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As sociologists, we appreciate that people and groups can construct different meanings for statues like the one known as “Silent Sam.” But the historical record on that statue is not in dispute. It was placed on the UNC campus as a symbol of white dominance in a period when white southerners were reasserting pervasive and brutal control over African Americans. This indisputable fact supports the view that the statue is opposed to UNC’s contemporary vision as an inclusive space for learning and innovation.

We join students, faculty, alumni and other members of the Carolina community in commending those who removed the monument from its place on our campus. Decades of debate did not bring Silent Sam down; we understand the frustration and actions that did. This position is rooted in our perspective as sociologists and as faculty concerned with holding the university to its highest ideals as the first public university.

Sociologists study patterns of social life and their effects on individual and group well-being, including durable and persistent social and economic inequalities, the social and political movements that contest these inequalities, histories of collective violence, and the symbols used to celebrate and enshrine a group’s values. We collect and evaluate evidence of the social, cultural, structural, and economic systems that contribute to social change and persistence. This includes the boundaries groups create to define who belongs and should be valued and who should be excluded and devalued. Symbols play a pivotal role in creating and reinforcing inequality.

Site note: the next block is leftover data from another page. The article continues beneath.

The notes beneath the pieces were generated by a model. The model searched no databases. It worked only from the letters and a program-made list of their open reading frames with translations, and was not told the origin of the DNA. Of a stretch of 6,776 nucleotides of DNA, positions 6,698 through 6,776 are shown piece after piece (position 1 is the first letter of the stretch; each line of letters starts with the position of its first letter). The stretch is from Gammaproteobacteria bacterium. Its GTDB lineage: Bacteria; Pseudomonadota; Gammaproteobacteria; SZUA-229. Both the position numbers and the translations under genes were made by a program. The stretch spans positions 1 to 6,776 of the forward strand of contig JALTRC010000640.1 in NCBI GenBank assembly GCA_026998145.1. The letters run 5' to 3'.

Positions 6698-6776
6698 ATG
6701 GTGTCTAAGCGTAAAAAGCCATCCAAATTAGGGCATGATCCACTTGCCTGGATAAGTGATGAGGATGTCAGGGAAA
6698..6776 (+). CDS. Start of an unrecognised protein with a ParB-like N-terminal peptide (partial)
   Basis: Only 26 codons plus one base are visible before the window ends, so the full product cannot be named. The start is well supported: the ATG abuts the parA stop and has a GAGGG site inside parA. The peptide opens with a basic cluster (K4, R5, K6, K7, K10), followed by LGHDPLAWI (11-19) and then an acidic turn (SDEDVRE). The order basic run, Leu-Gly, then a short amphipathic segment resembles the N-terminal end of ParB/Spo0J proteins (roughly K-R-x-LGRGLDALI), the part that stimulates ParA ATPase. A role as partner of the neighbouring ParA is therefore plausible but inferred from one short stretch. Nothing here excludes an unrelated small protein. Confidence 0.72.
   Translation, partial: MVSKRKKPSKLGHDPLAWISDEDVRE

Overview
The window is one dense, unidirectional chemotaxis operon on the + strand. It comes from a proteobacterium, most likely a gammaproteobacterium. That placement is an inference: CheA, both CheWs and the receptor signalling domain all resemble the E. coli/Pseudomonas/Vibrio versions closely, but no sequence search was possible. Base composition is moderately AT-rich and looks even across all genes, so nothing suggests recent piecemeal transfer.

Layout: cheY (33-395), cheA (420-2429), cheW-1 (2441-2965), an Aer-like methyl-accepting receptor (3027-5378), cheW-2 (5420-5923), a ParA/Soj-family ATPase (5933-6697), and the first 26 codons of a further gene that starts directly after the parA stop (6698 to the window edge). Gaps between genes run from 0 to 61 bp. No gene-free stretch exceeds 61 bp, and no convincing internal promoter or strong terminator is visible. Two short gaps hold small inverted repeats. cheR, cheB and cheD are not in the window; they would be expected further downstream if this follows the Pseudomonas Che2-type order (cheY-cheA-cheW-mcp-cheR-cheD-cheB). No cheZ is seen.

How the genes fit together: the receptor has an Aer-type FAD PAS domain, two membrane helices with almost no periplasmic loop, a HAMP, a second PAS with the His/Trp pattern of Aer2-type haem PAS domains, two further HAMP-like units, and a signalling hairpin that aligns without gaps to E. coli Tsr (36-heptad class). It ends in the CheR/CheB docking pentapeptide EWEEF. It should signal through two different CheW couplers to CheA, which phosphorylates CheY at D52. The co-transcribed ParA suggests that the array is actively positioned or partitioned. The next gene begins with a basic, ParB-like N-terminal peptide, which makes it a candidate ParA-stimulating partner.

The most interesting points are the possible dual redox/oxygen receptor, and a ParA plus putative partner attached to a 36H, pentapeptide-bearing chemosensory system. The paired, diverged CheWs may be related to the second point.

“Silent Sam” was such a symbol, founded to celebrate and promote white supremacy. Its continued presence signaled that African American students, staff, and faculty were neither fully welcome nor fully valued at UNC.

Efforts to “put Sam back up” are unacceptable. The symbolism of this act would be intolerable. The monument conflicts with our Department’s and University’s goals and mission to serve all of our students. The faculty of the Department of Sociology therefore strongly opposes any effort to return “Silent Sam” to its original location or a similar position of prominence on campus.

Moving forward, promoting inclusion on UNC’s campus cannot end with the toppling of Silent Sam; less visible but still noxious forms of exclusion remain pervasive. We strongly urge Dean Guskiewicz, Provost Blouin, Chancellor Folt, and the Boards of Trustees and Governors to further the University’s stated goals of inclusion, diversity, and excellence.

** Approved unanimously by the Sociology Department faculty, September 5, 2018.



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